Tolls continue climbing

Tolls continue climbing

With a weak economy and many transportation projects falling behind schedule, a number of states have tried to raise capital by increasing tolls

With a weak economy and many transportation projects falling behind schedule, a number of states have tried to raise capital by increasing tolls. This has drawn the ire of both motorists and truckers, who fear yet another rising expense in times of financial difficulty will make it even harder for them to survive.

Perhaps no state’s proposals have been more hotly debated than those of New Jersey, where toll increases for an average truck trip on the New Jersey Turnpike were proposed to increase $2.55 in 2008 and $3.80 in 2012, as well as increases of $0.55 in 2008 and $0.95 in 2012 on the Garden State Parkway. A full-length trip through the Turnpike would increase from the current price of $26.55 to $39.85 later this year and $59.75 in 2012.

After a series of public hearings and a written comment period, officials lowered the toll increase for an average truck trip to an additional $2.55 in 2008 and $3.80 in 2012.

However, the trucking industry is also speaking out against the toll revenue plan as $1.25 billion of the money to be raised would fund a mass transit tunnel between New Jersey and New York, thereby preventing the need for expansion of the Turnpike, according to the New Jersey Turnpike Authority. The New Jersey State Senate Republican Caucus has introduced a resolution to stop the state from diverting the funds.

“The big problem we have there is the diversion,” said Owner-Operator Independent Drivers Association (OOIDA) director of legislative affairs Mike Joyce in OOIDA’s Land Line magazine. “If they’re taking money to build a rail tunnel, that’s pulling the wool over the eyes of the highway user.”

In Maine, Turnpike Authority officials voted to increase the price of tolls 23% on the Turnpike in February 2009 instead of 2010, noting that year-end toll revenues are projected to drop below the previous year’s total for the first time in the highway’s 61-year history.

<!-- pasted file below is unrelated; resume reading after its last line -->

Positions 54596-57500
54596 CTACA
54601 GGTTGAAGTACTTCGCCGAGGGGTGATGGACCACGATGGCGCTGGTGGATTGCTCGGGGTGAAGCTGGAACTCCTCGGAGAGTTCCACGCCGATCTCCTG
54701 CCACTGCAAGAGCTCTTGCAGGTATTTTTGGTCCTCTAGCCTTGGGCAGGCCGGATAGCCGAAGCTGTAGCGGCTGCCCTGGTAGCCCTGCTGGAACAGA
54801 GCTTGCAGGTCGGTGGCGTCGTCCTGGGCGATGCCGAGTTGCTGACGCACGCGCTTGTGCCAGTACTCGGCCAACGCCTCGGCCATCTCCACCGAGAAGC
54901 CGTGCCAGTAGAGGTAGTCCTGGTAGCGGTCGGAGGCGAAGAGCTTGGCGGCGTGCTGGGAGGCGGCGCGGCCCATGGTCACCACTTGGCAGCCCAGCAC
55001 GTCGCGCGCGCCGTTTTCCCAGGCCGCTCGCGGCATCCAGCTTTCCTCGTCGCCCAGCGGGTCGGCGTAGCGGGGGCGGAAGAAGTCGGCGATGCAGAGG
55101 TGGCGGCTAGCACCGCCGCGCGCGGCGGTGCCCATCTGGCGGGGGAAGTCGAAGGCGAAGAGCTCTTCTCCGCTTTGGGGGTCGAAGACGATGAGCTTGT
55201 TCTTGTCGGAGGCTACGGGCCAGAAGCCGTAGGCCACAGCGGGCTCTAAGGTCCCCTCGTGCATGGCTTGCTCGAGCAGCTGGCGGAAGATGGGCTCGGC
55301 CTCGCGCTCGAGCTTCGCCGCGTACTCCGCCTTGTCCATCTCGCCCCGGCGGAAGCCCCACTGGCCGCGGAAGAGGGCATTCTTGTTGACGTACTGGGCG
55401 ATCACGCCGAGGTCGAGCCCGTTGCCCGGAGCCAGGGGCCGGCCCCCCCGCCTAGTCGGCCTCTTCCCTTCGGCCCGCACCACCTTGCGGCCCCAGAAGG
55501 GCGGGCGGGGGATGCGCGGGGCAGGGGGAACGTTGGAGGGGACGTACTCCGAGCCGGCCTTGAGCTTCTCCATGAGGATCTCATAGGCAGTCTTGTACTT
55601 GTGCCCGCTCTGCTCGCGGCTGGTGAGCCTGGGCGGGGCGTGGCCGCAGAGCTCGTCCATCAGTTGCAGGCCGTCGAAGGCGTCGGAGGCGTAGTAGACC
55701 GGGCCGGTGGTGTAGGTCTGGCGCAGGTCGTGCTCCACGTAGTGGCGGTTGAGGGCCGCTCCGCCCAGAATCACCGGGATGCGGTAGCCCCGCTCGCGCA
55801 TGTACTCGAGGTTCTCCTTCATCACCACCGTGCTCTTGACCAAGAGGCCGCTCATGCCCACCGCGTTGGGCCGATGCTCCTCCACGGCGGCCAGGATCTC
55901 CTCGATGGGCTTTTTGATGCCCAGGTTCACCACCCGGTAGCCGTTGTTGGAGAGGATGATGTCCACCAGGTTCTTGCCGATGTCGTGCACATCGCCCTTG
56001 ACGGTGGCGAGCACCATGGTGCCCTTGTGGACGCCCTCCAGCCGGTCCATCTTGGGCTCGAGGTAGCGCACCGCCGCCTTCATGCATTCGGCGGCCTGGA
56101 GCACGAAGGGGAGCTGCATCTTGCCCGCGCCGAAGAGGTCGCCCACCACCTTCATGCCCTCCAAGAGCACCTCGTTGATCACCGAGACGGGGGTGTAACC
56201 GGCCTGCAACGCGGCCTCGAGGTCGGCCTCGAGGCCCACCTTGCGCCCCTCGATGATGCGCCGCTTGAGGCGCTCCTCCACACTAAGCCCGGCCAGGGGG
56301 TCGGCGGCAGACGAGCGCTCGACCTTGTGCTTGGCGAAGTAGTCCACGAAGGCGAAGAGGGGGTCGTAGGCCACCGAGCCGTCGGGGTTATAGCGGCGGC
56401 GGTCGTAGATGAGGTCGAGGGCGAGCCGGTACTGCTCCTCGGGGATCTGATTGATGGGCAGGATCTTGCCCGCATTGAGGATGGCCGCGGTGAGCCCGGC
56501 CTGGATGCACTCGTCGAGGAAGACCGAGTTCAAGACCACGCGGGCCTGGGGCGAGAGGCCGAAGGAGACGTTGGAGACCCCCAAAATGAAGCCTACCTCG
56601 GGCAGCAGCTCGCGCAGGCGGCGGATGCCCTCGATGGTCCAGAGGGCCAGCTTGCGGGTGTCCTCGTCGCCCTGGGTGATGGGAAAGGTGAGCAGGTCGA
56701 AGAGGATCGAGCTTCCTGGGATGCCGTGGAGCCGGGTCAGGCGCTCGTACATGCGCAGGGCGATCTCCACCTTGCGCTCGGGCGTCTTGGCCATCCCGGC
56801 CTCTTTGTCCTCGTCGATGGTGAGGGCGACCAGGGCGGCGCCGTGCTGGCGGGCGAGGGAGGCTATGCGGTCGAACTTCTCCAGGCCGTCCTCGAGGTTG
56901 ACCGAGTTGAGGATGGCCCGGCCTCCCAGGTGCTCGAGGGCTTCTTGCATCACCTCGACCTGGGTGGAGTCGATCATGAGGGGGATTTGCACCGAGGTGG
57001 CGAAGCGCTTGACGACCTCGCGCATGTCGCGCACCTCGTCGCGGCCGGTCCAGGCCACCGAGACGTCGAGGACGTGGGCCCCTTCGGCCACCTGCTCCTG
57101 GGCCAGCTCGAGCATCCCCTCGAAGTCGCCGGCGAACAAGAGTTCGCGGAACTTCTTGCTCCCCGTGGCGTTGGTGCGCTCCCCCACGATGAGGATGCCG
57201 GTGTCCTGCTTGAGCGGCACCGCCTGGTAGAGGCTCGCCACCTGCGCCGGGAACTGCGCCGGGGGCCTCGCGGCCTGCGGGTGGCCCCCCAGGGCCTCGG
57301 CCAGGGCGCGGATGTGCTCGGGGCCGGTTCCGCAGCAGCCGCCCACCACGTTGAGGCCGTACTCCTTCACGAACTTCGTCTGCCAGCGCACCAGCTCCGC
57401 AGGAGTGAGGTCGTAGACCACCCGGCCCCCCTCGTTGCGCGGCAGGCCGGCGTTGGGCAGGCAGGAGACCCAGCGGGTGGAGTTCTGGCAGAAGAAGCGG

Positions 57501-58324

“No one likes a toll increase, but we don’t do anyone a favor by allowing Maine’s most important highway and its bridges to deteriorate to a point where safety is compromised and repairs become even more expensive,” said Turnpike executive director Paul Violette. “Our 20-year plan called for a toll increase in 2010, but the perfect storm of skyrocketing construction costs, declining toll revenues and collapse of the financial markets may require that we advance it by one year.”

California Gov. Arnold Schwarzenegger, who recently petitioned the Federal Government for an emergency $7 billion loan to pay for state-funded services, signed into law AB1954, which authorizes the “California Transportation Commission to develop and operate high-occupancy toll (HOT) lanes, including administration and operation of a value pricing program” on State Highway Route 15 in Riverside County.

One place where tolls were actually eliminated is on the Coquihalla Highway in British Columbia, which removed all tolls, effective immediately, after the highway was completely paid off.

The first part of the highway opened on May 16, 1986 and was completed in 1990 after a total capital cost of $848 million. British Columbia’s Ministry of Transportation and Infrastructure said revenues collected from the tolls since its opening will have offset the total capital costs by next month. In 2007, 2.7 million passenger vehicles and 700,000 commercial trucks crossed the corridor.

“Removing the tolls will mean literally hundreds of dollars annually in the pockets of British Columbians who regularly use the highway,” said Premier Gordon Campbell. “It will also mean thousands of dollars in annual saving for truckers who account for 20% of highway traffic along the corridor but pay more than half of the total toll revenue.”

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